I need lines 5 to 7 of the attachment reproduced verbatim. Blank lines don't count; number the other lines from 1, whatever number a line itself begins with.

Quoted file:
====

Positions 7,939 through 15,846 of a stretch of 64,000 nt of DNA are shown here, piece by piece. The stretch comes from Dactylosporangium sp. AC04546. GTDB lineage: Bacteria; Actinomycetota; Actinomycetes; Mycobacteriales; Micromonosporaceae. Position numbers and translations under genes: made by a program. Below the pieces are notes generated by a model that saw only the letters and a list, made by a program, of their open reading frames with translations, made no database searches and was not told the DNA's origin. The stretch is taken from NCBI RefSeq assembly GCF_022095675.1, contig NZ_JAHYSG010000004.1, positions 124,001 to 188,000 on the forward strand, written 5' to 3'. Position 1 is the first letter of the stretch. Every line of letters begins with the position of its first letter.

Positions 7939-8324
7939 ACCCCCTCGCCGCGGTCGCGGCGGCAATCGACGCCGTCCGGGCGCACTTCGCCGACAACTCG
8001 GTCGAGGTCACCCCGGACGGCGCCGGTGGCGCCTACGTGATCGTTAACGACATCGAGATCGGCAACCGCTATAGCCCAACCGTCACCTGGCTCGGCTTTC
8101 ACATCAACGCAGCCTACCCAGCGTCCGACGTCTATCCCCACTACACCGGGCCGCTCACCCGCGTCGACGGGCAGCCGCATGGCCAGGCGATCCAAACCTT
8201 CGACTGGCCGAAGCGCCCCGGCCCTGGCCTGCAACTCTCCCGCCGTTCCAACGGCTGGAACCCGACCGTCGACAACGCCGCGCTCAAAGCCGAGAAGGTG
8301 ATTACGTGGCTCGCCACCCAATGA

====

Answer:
8101 ACATCAACGCAGCCTACCCAGCGTCCGACGTCTATCCCCACTACACCGGGCCGCTCACCCGCGTCGACGGGCAGCCGCATGGCCAGGCGATCCAAACCTT
8201 CGACTGGCCGAAGCGCCCCGGCCCTGGCCTGCAACTCTCCCGCCGTTCCAACGGCTGGAACCCGACCGTCGACAACGCCGCGCTCAAAGCCGAGAAGGTG
8301 ATTACGTGGCTCGCCACCCAATGA